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Response to Reading: Quadramas

Hi everyone! This is Shelley Gray from Teaching in the Early Years and I am thrilled to be a new author on Blog Hoppin'. I am so inspired by many of the fantastic bloggers here and I can't wait to get started! So, on that note, I would love to tell you about quadramas!

Quadramas are a fantastic classroom project, and if provided with appropriate scaffolding, young students are quite capable of creating them. I have personally used quadramas for many different subject areas, but they work particularly well as a reading response activity.

Below is an example of what a quadrama looks like. It is made up of four quadrants, each one summarizing a specific aspect of the topic. What makes quadramas really exciting for students is that they can become three-dimensional by adding pop-ups or other objects.

The picture below shows what a quadrama looks like from the top. Notice the four distinct quadrants.

To make quadramas with your students, simply follow the directions below.

Begin with four pieces of paper. Heavy paper such as manila tag is best, as it will stand better when finished. However, if you don't have heavy paper available to you, regular white copy paper will work.

Next, the paper needs to be cut into squares. To make a square out of a rectangular piece of paper, the easiest way is to fold it over like this:

and then cut off the excess like this:

Then, when the paper is unfolded, you will have a square piece with one diagonal crease:

Next, you will fold the paper the other way to create a second diagonal crease in the paper:

The next step is to make a cut on one of the creases. Note that the cut is only made from one corner of the paper to the center.

Next, put glue on the "triangle" that is to the left of the cut.

and fold the paper like this:

Once you press down the paper so that it sticks to the glue, you will have finished creating one of the quadrants of your quadrama!

Now, do the same thing to the other three pieces of paper so that you end up with four identical quadrants.

The quadrants can then be glued together to form the quadrama!

Then, students can decorate the quadrants based on your goals for the project.

Decorating and coloring the quadrants is easier to do before the quadrama is assembled. If you decide to have students decorate before assembly, get them to do it before the gluing stage. Pop-ups and three-dimensional objects can be added after assembly.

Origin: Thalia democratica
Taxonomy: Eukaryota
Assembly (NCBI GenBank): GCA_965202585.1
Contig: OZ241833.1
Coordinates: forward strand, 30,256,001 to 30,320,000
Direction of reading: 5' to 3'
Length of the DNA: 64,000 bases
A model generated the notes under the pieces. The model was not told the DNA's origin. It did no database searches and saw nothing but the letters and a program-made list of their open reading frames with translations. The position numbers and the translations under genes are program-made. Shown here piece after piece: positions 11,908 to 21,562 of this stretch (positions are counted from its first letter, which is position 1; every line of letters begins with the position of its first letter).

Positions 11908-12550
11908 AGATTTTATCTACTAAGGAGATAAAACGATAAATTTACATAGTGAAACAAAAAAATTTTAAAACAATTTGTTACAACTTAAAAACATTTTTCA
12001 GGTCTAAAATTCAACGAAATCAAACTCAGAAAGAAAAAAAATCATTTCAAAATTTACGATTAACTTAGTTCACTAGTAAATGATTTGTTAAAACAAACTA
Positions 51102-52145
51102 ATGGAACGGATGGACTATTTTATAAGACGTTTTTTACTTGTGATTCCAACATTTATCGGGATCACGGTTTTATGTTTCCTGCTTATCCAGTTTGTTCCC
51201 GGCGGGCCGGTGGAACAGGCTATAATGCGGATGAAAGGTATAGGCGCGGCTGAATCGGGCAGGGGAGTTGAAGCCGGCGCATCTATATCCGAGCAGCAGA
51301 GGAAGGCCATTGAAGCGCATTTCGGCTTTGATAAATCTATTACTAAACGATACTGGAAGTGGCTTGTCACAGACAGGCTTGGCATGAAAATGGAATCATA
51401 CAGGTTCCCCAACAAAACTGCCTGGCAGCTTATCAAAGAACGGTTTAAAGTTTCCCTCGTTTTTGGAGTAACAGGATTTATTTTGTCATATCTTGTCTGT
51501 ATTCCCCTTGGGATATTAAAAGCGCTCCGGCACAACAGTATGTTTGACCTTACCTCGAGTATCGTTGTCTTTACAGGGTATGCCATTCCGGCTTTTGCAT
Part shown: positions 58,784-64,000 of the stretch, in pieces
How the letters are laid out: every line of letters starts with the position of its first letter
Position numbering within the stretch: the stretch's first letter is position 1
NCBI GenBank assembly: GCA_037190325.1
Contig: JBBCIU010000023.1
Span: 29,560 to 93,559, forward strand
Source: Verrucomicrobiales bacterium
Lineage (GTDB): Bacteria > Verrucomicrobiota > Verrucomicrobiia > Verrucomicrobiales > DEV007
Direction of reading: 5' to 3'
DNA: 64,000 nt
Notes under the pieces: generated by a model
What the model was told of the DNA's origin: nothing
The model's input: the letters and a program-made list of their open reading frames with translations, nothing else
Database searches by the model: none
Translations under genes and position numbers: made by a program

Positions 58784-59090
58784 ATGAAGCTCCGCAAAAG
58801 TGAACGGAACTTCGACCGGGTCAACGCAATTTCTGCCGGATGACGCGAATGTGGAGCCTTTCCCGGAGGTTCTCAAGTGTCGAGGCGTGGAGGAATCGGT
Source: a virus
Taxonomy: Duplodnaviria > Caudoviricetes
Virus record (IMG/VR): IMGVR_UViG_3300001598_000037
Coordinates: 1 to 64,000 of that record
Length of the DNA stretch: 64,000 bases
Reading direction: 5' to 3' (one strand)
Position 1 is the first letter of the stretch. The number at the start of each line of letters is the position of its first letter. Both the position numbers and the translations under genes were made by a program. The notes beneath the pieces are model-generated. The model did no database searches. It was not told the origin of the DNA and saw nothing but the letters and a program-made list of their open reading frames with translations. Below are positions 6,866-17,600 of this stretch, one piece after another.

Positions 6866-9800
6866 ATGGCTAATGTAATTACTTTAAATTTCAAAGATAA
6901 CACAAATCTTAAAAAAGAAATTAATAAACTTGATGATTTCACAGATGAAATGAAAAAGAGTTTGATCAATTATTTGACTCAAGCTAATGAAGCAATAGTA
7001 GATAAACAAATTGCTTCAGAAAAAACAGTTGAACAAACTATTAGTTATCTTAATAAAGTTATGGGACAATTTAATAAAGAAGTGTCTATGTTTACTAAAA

As a response to literature, you may have the students base one quadrant on characters, one on setting, one on plot, and one on climax. Alternatively, you could ask students to choose their four favorite parts of the story and represent them using pictures and words in each quadrant. Encourage students to use real materials, such as cardboard, sticks or clay to create a three-dimensional feel.

The quadramas below were done as a culminating project for Social Studies, but you can see how each student used unique techniques to make the projects "their own."

As I mentioned earlier, scaffolding may be required depending on the grade that you teach. I have done quadramas with grades three and four students, and most were able to complete the steps alone. However, a volunteer can come in handy for the paper-folding steps. For lower grades, you may want to consider having several helpers on hand, or complete some steps before beginning. All in all, this is a fun, engaging project, whether used as a response to reading activity, or as something totally different!


  1. Oh I LOVE these as a reading response!! That is a fantastic idea! When I taught second grade, we made these for the biomes we studied, but I never thought to incorporate them into literature. Thanks for the idea!

  2. I have done these for rural, urban, and suburban areas! Love them so much! Thanks for the post!

    Third Grade Meanderings

  3. I love this idea! I am so gonna use these this year.

  4. Is it difficult to draw and color on these once they are assembled?

  5. Super cute!!! This would be great for so many different subjects! Kids love hands on projects.

  6. Brandy: Yes! Thank you for reminding me that I forgot an important step in this tutorial! It is possible to decorate the quadrants after it is assembled, but definitely much easier if you do it before the gluing step. I am going to add that tip in right now :) Thanks again! Have a great day!

    Teaching in the Early Years by Shelley Gray

  7. Thank you so much for this wonderful idea! If you don't mind I'm going to use in for a social studies project on Native Americans. If you would like you can see what I'm doing at my website...

    Again, thank you for sharing this!

  8. Matt, your website looks great. Thanks for including a link!

  9. LOVE, LOVE, LOVE!!!! This is a fabulous idea!!! I'm going to use this is my 8th grader who hates to write.

  10. I told myself I was making one as an example for my class....but that was a lie, I was making it because it looked like a lot of fun AND IT WAS! I'm 25 and this is what my kind of fun looks like. I cannot wait to share this with my students! THANK YOU!

  11. Love this idea. This is the perfect fun and motivating project for our last book report of the year! Thank you for the clear directions!

  12. thanks a lot!!! I'm so exited and can't wait Un make them and use them with my students. Greetings from Tacuarembó, Uruguay.

  13. Thanks for this... This is ideal for the story setting I'm about to start this week.
    Mr. W

  14. loving this idea for my storytelling class ... plus, pyramids provide great spiritual power to boot! Holistic education rulez the day... mind, body and soul